Each year, roughly 75% of taxpayers get a refund from the IRS because the amount withheld from their paychecks wound up exceeding their ultimate income tax liability. We’re not talking chump change here either: The average refund tends to be just under $3,000, according to the IRS.
That’s a lot of money for anyone, especially in the current economic climate where job security is pretty much nonexistent, student loan debt has surpassed the $1 trillion mark, and the average household owes about $6,980 to credit card companies. On top of all that, only two in five consumers actually adhere to a budget.
So, with most of us clearly in need of some extra cash, two questions are likely at the forefront of our minds as Tax Day nears: 1) Am I going to get a tax refund? and, if so, 2) How should I use it?
Am I Going to Get a Tax Refund?
Based solely on annual averages, the odds of receiving a tax refund are certainly in your favor. But don’t use that as an excuse to count your chickens before they’re hatched. While you can certainly get a sense of whether or not you’re in line for reimbursement by using a so-called tax calculator or doing some quick math to compare your withholdings to your year-end taxable income, you shouldn’t count on having that money when planning or making expenses before it’s actually in your bank account.
The good news is you don’t have long to wait. Even though the IRS started processing tax returns about 10 days later than usual this year because of Congressional uncertainty, it still expects to send refunds roughly three weeks after people submit their returns.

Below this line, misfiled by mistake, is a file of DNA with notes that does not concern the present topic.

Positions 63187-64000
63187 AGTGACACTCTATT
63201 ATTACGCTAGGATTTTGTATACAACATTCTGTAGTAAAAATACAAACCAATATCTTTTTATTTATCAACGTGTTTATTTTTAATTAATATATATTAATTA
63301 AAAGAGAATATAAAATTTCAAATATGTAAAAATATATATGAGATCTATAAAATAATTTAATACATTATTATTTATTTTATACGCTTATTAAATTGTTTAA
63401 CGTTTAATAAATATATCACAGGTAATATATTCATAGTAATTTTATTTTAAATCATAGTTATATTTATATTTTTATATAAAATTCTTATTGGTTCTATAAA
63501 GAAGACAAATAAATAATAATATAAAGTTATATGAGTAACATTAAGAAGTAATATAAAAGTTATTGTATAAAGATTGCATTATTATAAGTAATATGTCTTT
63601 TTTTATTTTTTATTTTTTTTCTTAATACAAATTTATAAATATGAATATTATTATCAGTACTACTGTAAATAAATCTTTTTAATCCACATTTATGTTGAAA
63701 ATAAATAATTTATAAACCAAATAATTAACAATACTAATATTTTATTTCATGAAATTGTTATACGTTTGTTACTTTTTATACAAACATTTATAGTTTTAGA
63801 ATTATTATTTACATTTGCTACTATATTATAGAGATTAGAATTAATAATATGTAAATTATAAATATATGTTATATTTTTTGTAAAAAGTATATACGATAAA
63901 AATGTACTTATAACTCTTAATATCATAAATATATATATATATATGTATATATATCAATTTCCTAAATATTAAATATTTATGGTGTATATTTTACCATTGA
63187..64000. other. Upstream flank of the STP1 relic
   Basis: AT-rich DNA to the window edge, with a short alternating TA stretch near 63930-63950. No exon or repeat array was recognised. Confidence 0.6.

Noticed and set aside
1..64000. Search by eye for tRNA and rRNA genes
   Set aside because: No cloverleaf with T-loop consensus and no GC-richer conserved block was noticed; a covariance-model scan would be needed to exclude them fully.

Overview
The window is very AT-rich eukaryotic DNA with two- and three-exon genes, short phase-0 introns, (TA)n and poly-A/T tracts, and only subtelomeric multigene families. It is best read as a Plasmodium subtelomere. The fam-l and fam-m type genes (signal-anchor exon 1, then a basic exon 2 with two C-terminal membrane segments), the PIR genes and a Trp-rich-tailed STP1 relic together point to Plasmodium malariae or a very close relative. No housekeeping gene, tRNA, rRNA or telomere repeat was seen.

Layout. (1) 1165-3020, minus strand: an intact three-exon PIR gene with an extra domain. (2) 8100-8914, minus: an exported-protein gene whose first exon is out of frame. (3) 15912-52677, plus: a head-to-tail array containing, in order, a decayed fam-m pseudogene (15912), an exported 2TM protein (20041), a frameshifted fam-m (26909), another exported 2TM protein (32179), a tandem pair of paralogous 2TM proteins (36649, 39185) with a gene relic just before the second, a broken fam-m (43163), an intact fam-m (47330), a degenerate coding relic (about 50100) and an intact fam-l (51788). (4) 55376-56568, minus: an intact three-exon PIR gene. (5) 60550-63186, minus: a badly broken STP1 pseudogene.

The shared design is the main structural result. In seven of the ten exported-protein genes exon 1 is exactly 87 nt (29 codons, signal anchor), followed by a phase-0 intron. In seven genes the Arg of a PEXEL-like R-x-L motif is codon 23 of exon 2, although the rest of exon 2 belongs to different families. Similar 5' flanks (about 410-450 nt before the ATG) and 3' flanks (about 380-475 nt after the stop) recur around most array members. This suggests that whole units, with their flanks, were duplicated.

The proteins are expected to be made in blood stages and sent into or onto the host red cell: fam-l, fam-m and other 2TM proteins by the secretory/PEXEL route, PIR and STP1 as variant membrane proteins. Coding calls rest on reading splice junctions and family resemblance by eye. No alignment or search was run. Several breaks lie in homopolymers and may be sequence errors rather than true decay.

How Should I Use It?
Take a look at the results from the various tax refund surveys now circulating the Web, and you’ll see an overarching theme emerge: more than anything else, people intend to save their money this year. For example, 47% of those who expect to receive a refund plan to save it, according to a poll from TD Ameritrade, while 44% plan to pay off debt and 15% plan to invest. Those are very encouraging figures.
However, according to that same survey, 28% of people who expect a tax refund plan to purchase necessities, while 15% plan to put it toward discretionary expenses and 6% say they’re going to donate the money to charity. These results are slightly more worrisome, given the obvious trouble we’ve had distinguishing between luxuries and necessities in recent years. After all, nearly 10% of people see a flat-screen TV as a necessity, according to data from the Pew Charitable Trusts. What’s more, a recent poll conducted by the telephone service provider Cricket Wireless revealed that 17% of people consider having a tablet a necessity, while 48% feel the same way about cable and a DVR.
Ultimately, regardless of what we said when those pollsters called, interrupting our dinners in search of information on which to base survey results, it’s very important that we remember our recent economic struggles when it comes time to put refund money where our mouths are. Too many of us seem to think that we can just revert back to pre-recession spending habits now that the economy recovery has begun. The thing is, we couldn’t afford those spending habits even when they were buoyed by the housing bubble, so what makes us think now is any different? In reality, if we do not stem the rising tide of debt soon, we could be in for a double-dip recession.